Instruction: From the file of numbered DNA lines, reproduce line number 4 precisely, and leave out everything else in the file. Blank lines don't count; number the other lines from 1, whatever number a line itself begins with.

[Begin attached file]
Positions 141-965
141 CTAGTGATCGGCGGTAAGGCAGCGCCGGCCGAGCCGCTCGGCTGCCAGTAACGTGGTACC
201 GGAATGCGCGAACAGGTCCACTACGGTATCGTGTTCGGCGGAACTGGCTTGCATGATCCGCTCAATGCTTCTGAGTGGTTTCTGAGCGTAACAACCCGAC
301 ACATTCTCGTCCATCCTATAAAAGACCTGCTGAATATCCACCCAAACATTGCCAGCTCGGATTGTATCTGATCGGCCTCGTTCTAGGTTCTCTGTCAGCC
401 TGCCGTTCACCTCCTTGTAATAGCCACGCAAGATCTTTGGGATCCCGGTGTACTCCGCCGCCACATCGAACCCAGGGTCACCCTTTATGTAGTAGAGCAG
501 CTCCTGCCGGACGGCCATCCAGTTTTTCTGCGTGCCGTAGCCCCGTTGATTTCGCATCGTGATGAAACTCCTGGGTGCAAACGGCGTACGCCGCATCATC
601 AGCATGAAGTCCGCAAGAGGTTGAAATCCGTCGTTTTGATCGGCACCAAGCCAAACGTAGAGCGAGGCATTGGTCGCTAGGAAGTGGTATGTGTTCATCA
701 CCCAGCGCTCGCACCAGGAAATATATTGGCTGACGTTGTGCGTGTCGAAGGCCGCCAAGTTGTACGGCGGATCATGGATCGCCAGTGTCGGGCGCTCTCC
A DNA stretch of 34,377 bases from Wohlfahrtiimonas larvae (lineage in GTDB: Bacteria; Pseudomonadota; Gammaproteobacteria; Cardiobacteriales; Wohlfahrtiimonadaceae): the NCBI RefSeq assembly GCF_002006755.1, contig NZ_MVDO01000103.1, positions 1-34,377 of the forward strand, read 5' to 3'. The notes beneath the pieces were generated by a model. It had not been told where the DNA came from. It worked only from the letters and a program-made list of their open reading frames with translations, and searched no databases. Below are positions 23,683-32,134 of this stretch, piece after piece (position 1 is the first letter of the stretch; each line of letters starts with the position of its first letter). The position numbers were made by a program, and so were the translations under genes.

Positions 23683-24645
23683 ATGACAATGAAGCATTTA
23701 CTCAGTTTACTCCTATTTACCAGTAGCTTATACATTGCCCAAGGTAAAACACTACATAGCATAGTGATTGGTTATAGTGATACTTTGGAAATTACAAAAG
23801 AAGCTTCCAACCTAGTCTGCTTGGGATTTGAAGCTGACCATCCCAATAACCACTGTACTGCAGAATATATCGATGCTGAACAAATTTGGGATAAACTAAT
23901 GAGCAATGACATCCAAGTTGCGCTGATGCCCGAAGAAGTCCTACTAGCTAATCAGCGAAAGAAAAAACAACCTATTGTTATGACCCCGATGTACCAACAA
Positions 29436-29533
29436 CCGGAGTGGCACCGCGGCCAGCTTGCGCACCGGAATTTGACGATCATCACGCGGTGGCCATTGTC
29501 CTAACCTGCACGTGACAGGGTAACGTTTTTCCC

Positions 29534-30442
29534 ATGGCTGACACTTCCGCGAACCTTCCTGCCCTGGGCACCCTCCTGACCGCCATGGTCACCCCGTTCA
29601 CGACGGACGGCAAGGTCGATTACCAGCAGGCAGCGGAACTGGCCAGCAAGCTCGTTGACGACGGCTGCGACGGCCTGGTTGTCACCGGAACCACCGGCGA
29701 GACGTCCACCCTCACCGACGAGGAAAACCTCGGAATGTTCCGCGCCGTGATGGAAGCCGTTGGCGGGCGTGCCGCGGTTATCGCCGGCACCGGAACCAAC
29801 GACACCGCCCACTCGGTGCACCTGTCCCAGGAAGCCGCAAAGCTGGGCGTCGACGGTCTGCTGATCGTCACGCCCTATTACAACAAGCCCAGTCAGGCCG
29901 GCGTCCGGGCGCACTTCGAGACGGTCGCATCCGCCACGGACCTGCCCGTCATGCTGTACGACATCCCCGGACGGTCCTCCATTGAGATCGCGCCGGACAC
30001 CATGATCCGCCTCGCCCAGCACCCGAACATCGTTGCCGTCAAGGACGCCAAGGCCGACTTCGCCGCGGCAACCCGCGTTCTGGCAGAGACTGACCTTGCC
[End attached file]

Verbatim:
301 ACATTCTCGTCCATCCTATAAAAGACCTGCTGAATATCCACCCAAACATTGCCAGCTCGGATTGTATCTGATCGGCCTCGTTCTAGGTTCTCTGTCAGCC